Sunday 26 April 2020

The virus, and independence

Nicola Sturgeon, giving a briefing on coronavirus
At least 750 - other people online have estimated more - folk in Scotland have died from COVID19 who would not have died if they had lived in any of our northern European neighbours of the same size.

In Denmark, there have been, as of 20th April, 61 deaths per million people. In Estonia, 30. The Faroe Islands, none at all. Finland, 16. Iceland, 26. Ireland, 123. Latvia, only 2. Lithuania, 13. And Norway, 28.

But Scotland has done worse, far worse. We've lost 166 people for every million.

That's the open and shut case for independence right there, isn't it?

If we had been independent, we could have saved 750 people who are now dead - and remember, we're less than half-way through this crisis. There are at least another 750 people living in Scotland today who will die unnecessarily unless we change course.

This is true.

But the key word in that sentence is 'could': because if we had been independent under this SNP government, we would not have lost any fewer. Every aspect of health policy and transport policy is devolved. The UK government's policy on coronavirus has obviously been slapdash, chaotic, incompetent and irresponsible, and that was already obvious as far back as January. But nothing in law required the Scottish government to follow that policy.

It's possible, as some SNP defenders have suggested, that the UK government have put severe pressure on the Scottish government to follow its lead; but if so the Scottish government needs to say so and to document it. It seems to me far more likely, given what we know of Nicola Sturgeon, that the choice has not been a consequence of pressure but of calculation. Sturgeon is risk averse, and inclined to delay big decisions. She will (rightly) have felt that if Scotland had fared even slightly worse through the crisis, it would be seen as an argument against independence. If this is what she thought, she was right, of course. By closely following UK policy, by making slight tweaks at the margin of it, she ensured that Scotland's outcome was at worst very similar to the UK's. But also, at best very similar.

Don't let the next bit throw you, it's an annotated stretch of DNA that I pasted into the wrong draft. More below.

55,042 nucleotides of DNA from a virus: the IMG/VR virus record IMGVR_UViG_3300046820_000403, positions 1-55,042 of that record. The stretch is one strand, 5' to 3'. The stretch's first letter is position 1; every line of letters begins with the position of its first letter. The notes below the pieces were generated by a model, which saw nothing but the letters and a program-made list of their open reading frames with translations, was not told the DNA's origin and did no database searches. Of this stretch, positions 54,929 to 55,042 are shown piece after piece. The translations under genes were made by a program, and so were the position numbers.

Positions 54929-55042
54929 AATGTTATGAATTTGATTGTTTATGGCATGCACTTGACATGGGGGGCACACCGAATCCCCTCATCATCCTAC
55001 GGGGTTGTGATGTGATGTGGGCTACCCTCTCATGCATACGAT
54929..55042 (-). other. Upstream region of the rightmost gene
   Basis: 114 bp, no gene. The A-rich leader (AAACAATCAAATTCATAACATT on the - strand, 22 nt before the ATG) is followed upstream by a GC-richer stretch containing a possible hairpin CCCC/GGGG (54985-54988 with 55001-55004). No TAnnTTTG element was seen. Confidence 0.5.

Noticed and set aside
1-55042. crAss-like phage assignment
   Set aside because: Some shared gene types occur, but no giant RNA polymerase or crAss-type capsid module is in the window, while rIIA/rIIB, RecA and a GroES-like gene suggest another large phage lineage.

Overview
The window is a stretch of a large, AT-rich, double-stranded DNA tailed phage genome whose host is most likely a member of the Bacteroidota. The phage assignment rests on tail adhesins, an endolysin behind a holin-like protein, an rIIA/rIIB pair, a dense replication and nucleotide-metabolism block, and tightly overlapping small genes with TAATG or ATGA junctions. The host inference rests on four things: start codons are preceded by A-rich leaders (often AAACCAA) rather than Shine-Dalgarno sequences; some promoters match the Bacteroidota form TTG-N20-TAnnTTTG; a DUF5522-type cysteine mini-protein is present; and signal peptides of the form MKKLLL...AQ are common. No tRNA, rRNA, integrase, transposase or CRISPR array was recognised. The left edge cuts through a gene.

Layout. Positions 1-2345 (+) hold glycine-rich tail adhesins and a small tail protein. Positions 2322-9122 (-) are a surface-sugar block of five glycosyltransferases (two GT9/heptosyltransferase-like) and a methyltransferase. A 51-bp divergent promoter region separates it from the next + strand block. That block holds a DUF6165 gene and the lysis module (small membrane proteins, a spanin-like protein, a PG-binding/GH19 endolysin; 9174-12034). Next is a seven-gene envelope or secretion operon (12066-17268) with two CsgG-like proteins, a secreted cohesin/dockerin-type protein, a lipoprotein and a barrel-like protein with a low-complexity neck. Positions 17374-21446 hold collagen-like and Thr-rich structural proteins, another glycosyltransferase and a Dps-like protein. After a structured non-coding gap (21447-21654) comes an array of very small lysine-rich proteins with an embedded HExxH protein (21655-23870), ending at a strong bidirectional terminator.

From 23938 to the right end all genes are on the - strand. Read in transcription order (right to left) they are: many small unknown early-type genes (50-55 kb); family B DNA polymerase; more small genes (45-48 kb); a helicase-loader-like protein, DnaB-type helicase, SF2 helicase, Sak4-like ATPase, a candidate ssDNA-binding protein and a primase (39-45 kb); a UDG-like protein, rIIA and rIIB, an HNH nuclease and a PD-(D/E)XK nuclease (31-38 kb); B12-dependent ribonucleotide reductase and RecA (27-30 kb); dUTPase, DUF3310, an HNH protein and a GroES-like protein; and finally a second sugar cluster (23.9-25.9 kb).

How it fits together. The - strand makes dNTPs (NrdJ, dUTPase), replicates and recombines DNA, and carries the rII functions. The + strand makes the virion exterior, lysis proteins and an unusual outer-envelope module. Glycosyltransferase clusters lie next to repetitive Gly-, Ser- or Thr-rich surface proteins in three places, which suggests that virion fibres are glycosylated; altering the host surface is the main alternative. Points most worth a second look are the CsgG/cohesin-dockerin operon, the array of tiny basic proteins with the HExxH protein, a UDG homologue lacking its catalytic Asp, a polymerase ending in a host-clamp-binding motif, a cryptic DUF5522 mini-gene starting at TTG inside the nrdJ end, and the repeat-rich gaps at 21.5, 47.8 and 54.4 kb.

There's a very strong smell here of "when you go out stay close to nurse, for fear of meeting something worse" - and that isn't a good argument for independence at all.

So what could Scotland have done differently?

We could have implemented track, trace and isolate from day one, and maintained it. Across the world, countries which have implemented track, trace and isolate have done far better than those that haven't. The scandal here is that the UK did track and trace the first few cases, and then abandoned the policy; and Scotland hasn't done it at all.

We could have required face covering in public places. Of course masks don't stop infection, but they do greatly reduce the spread of virus particles. It doesn't have to be a surgical mask. A scarf would do almost as well. And again, countries which have required face coverings have done far better.

We could have quarantined all arrivals for fourteen days. The Public Health etc. (Scotland) Act 2008, section 40, gives us this power. It would be clumsy: if an arriving passenger refused to be quarantined, it would require for a sheriff to make an individual order for that person. There's no provision for a class or general order. Thousands of people arrive in Scotland every day, and if they all refused to be quarantined we would not have enough sheriffs to issue the orders. But, again, we have passed emergency legislation for COVID19; it would have been easy to add a clause temporarily adding a general quarantine order.

We could have quarantined arrivals. There are plenty of hotels standing empty which could have been taken over as temporary quarantine centres. We chose not to.

Much of Scotland's imports, including of crucial things like food, arrive on trucks coming up from England, mainly by the M74. But we could have instituted a system of routing off arriving vehicles at Gretna into the parking area at the 'Outlet Village'. Articulated truck tractor units could be swapped over there, so that some tractor units (and their drivers) remained in Scotland, shuttling trailers to their destinations and back to Gretna, while those drivers arriving from the south remained in accommodation in Gretna until their trailer was returned, or went back to fetch another load from England to swap trailers at the border again.